To those who’ve discovered an object in an orifice decades after it was lost, this story’s for you.
Mary McCarthy may have seemed like your average gal.
But the 45-year-old New Zealander had at least one quirk: Frequently, she suffered from pain on the right side of her nose.
Over the years, she adjusted.
Life went on, until last October.
Following a COVID test, the pain grew worse.
As stated by NZ outlet Stuff, “Her nasal problems deteriorated.”
That led to a doozy of a discovery.
But first, a hint of history.
As a child, Mary played games with her seven siblings.
The kid really had her own style.
Here’s how you take a game from the 1860’s and make it your own:
She said she remembered playing tiddlywinks…and as an 8-year-old took the game on a tangent by putting one piece up each nostril and “blowing them out to see how they would go.”
Hopefully, she didn’t aim at her brothers and sisters — the potential for shrapnel could mean more than a wink and a smile.
One day, something curious occurred:
“[I] accidentally inhaled one instead of blowing it out, and I was a bit too scared to tell my mother, so I didn’t. I remember being terrified at the time, thinking, ‘Where [has it] gone?’”
“I always had difficulties breathing through my nose…but never gave it much thought,” she continued.
After the nasal swab, her “nose would be leaking constantly, and [she] was just in a lot of pain.”
Several doctors blamed the issue on a chronic sinus condition.
Hence, she “pushed it [to] the background.”
But the background can be a booger, and sometimes, the foreground must be forsaken.
Last Wednesday, terrible pain sent Mary to Christchurch Hospital’s emergency center.
She told Stuff the staff suspected she was…stuffed:
“Luckily the nurse and doctor believed it was more than sinus pain. They asked me if I had ever put anything up my nose, and I told them about the tiddlywink, sort of laughing it off.”
Fast-forward to a CT scan and an anomaly observed.
The UFO couldn’t be removed while she was conscious — it was too big.
Via an operation, it was pushed through her nose and pulled from her mouth.
As it turned out, her COVID test had dislodged the bat from its cave, causing an infection.
But now, she can say it giddily: The twiddly that had been fiddly can’t do diddly.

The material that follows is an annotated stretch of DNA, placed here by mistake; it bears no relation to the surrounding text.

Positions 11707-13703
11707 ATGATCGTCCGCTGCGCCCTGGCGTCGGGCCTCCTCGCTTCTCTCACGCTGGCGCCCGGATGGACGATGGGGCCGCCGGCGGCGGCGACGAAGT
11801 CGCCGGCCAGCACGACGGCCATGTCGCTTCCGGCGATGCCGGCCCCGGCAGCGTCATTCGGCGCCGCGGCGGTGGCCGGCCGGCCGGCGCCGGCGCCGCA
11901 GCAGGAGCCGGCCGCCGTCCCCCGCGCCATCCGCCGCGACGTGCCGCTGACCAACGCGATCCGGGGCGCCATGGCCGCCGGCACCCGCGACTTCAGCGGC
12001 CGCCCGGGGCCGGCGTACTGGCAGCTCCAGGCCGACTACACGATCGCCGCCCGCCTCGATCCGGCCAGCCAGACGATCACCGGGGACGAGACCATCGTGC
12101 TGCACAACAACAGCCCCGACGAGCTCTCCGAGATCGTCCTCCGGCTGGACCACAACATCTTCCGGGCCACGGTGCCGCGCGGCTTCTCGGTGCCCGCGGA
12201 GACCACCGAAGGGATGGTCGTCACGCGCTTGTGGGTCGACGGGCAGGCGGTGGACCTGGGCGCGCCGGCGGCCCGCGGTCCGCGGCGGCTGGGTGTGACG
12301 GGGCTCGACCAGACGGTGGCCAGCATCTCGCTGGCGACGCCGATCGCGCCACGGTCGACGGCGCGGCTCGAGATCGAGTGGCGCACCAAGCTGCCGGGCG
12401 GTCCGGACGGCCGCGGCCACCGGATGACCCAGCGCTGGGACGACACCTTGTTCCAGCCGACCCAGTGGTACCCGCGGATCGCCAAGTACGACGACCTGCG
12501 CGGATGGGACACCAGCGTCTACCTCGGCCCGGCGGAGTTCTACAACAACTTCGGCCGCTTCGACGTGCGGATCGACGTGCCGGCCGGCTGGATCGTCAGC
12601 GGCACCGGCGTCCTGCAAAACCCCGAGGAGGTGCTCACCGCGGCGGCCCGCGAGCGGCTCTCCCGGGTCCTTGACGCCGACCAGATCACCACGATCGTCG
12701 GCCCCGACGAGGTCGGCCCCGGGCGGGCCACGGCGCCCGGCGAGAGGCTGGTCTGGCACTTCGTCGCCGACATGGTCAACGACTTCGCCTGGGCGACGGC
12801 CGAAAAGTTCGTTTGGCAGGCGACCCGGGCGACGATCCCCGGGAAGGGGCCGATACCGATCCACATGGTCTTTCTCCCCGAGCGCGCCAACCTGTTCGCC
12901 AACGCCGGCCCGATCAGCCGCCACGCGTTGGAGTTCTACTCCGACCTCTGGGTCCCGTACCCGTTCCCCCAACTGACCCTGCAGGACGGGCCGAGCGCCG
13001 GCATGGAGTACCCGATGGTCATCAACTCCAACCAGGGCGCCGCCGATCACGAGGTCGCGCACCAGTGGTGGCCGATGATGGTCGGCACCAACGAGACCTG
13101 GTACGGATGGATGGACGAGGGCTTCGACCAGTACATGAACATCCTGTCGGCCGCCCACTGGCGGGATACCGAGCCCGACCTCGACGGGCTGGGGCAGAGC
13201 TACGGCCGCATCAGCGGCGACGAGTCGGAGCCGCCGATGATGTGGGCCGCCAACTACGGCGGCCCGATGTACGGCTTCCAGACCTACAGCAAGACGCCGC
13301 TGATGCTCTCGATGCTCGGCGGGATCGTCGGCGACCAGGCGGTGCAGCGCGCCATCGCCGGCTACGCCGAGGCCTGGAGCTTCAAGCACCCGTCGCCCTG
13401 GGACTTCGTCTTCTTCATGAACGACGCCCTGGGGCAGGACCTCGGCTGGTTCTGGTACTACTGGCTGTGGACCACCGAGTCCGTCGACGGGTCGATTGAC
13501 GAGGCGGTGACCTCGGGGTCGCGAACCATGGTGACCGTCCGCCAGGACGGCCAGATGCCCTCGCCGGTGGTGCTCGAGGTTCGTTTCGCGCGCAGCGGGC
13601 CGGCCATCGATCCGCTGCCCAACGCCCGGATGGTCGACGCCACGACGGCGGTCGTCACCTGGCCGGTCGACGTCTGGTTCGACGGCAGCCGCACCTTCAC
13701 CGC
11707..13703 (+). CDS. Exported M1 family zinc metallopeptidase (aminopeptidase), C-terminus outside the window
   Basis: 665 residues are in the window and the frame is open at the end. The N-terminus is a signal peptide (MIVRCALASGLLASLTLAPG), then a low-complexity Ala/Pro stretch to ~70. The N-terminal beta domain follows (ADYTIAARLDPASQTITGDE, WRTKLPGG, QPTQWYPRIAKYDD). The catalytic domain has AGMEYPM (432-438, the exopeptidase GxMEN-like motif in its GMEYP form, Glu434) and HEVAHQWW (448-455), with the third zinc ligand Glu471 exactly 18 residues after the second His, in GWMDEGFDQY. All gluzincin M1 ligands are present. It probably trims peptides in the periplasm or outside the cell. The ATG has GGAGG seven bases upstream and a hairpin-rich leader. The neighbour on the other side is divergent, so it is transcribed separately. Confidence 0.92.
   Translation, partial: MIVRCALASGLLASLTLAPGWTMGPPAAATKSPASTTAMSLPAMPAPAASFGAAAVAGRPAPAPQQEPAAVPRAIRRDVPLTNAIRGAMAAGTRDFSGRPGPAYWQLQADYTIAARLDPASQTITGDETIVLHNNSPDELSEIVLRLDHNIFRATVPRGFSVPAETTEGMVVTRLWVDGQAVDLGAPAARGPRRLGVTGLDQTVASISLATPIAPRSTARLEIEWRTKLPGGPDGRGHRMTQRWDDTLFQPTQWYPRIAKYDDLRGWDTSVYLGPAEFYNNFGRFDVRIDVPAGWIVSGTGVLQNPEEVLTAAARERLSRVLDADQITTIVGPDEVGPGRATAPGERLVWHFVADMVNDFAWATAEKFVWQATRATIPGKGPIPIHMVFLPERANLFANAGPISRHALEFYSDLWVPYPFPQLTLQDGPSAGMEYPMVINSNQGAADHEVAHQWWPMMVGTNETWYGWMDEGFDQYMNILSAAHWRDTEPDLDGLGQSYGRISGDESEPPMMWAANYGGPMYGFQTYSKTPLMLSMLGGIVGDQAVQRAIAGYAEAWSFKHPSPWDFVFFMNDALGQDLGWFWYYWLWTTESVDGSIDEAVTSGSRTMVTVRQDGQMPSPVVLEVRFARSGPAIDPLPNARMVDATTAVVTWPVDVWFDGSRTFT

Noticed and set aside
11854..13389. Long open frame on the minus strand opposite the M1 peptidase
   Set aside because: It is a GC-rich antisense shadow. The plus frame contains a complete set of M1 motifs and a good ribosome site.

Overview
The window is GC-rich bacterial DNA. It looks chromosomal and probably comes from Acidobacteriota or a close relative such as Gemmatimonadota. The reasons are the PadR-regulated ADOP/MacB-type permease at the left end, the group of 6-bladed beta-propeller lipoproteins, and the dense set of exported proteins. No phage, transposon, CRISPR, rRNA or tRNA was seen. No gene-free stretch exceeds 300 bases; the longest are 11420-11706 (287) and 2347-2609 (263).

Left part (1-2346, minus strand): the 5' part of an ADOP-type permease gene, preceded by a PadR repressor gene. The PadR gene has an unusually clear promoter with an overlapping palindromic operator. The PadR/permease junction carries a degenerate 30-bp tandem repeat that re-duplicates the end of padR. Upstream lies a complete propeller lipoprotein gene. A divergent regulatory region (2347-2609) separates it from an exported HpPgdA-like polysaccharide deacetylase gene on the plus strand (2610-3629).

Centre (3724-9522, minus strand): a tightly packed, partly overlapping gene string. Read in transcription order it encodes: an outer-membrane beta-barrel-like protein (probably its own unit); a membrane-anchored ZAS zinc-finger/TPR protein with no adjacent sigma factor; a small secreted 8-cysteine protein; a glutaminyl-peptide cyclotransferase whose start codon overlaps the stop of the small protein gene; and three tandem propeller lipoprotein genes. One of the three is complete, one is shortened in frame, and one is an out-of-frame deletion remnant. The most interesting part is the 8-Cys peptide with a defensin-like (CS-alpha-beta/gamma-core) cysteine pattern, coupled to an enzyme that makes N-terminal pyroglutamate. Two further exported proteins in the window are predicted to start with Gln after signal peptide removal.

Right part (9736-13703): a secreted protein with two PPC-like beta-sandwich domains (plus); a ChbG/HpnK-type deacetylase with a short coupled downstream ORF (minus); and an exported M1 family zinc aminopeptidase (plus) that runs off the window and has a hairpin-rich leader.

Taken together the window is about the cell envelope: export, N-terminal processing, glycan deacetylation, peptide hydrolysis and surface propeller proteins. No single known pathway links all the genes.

As you’re likely aware, an orificial oddity’s no stranger to the news.
Case in point:
That same year, a 13-time felon in Washington accidentally shot himself in the testicles while walking around his apartment.
As doctors treated the wound, a bag of marijuana exited nearby.
From my writeup:
[C]helan County Sheriff’s detectives got word of the butt bag and ball blowout. Subsequently, they searched his car at the hospital and discovered methamphetamines in the pocket of a bloody pair of jeans.
Two days later, a warrant for drug possession and possession of a firearm saw him strip-searched before being jailed.
During [the search] he made number two: [The criminal] crapped out a second container of kush.
13-Time Felon Accidentally Shoots Himself in the Testicles While Carrying Drugs in His Anus – As You Do https://t.co/NUfPlyYyXR
— RedState (@RedState) May 23, 2019
Back to Mary, her nose nugget has stayed gold.
“When I woke I said, ‘What was it?’ And they said it was the laugh of the hospital — a tiddlywink, and it hadn’t even lost its color.”
— Stuff (@NZStuff) June 25, 2021
“There was calcification around it,” she explained, “and that was probably why my nose had grown a bit crooked.”
Thank goodness it’s out.
And if COVID swabs are prone to eject alien objects, here’s to hoping no one recently flying to China had a similar situation:
Chinese Checkers: Anyone Flying Into China Can Now Be Forced to Get an Anal Swab
— RedState (@RedState) March 5, 2021
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